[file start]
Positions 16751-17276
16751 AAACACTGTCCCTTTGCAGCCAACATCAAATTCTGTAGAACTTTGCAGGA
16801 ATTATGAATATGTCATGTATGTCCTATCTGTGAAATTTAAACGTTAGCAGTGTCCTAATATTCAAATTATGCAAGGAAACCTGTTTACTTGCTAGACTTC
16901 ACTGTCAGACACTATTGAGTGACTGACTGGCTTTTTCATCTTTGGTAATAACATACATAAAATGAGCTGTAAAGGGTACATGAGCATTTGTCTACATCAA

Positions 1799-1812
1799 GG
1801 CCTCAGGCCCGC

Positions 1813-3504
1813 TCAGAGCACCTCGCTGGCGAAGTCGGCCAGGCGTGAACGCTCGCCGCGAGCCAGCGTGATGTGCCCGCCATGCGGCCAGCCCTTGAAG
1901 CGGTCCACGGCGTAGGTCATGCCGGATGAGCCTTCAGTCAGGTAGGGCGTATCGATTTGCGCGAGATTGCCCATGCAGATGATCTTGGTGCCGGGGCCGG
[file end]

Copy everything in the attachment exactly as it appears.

Positions 16751-17276
16751 AAACACTGTCCCTTTGCAGCCAACATCAAATTCTGTAGAACTTTGCAGGA
16801 ATTATGAATATGTCATGTATGTCCTATCTGTGAAATTTAAACGTTAGCAGTGTCCTAATATTCAAATTATGCAAGGAAACCTGTTTACTTGCTAGACTTC
16901 ACTGTCAGACACTATTGAGTGACTGACTGGCTTTTTCATCTTTGGTAATAACATACATAAAATGAGCTGTAAAGGGTACATGAGCATTTGTCTACATCAA

Positions 1799-1812
1799 GG
1801 CCTCAGGCCCGC

Positions 1813-3504
1813 TCAGAGCACCTCGCTGGCGAAGTCGGCCAGGCGTGAACGCTCGCCGCGAGCCAGCGTGATGTGCCCGCCATGCGGCCAGCCCTTGAAG
1901 CGGTCCACGGCGTAGGTCATGCCGGATGAGCCTTCAGTCAGGTAGGGCGTATCGATTTGCGCGAGATTGCCCATGCAGATGATCTTGGTGCCGGGGCCGG